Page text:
Food and Sex: what happens when we move from famine to feast

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People in Bangladesh don’t need Jenny Craig or Weight Watchers. They don’t get enough food. Calories are scarce there. But not here in the US. Here we have an over-abundance of food, and face an onslaught of temptations to over-indulge. If we’re going to be healthy, we have to be wise about our food choices and diligent about exercise. The overabundance of food creates a situation that forces most of us to make physical health a conscious priority.

(Of course, there are some people who can eat whatever they want and don’t have to worry about food and nutrition. But we hate those people and will not speak of them again.)

In a similar way, we are now in a unique historical situation: an over-abundance of sexual stimulation. If I am unsatisfied with the sexual experiences in my life, I don’t need to go to a cave somewhere and look at drawings of stick figures for sexual gratification. I don’t need to go to a museum and look at paintings of nudes. I can look at photographs, even video. And I don’t have to go to a cave – or even to a store – to do this. I can just turn on my computer, or open up my cell phone. The mechanics of finding sex partners have also gotten simpler and easier, given today’s technologies.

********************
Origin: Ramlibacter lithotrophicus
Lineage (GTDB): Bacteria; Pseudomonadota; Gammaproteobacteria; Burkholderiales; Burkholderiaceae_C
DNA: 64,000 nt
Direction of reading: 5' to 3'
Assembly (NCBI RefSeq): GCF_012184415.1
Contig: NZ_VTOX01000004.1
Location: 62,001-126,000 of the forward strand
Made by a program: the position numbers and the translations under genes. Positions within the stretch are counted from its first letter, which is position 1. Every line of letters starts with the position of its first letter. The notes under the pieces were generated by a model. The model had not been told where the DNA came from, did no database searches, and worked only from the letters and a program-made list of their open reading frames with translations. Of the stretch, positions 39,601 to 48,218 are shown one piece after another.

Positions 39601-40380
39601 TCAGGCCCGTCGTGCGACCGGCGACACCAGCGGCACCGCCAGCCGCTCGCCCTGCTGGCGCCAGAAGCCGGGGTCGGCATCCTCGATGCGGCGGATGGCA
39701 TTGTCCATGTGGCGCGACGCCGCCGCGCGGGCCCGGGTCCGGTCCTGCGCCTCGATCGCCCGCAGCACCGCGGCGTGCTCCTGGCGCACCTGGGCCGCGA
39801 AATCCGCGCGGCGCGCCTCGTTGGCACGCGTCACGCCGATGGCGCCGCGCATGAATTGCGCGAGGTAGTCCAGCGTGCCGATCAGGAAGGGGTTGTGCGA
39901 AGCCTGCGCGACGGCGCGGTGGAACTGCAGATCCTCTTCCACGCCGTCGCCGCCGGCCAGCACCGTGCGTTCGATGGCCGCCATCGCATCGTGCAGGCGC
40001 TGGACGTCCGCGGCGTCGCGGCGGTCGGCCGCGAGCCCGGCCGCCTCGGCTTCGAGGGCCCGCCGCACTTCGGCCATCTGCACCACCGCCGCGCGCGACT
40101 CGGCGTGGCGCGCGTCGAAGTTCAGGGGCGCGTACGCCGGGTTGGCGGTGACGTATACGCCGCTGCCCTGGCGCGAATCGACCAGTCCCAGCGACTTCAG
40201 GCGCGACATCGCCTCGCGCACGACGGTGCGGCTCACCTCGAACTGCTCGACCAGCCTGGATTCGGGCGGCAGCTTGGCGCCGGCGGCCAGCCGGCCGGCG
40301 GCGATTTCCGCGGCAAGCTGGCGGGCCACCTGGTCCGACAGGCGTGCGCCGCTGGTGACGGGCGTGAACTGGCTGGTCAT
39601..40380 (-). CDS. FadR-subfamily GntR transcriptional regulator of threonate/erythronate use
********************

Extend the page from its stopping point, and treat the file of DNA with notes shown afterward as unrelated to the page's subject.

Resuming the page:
These technologies make sexual stimulation easily accessible and create a temptation factor that is enormously higher than it was in previous generations. We have to deal with it. Just as we have to be conscious about food and exercise choices if we want to avoid being fat and unhealthy, we now need to make conscious choices about the sexual stimulation we fill our lives with, and the sexual experiences we have. And just as some people truggle to control their weight more than others, some people struggle controlling sexual behavior more than others.

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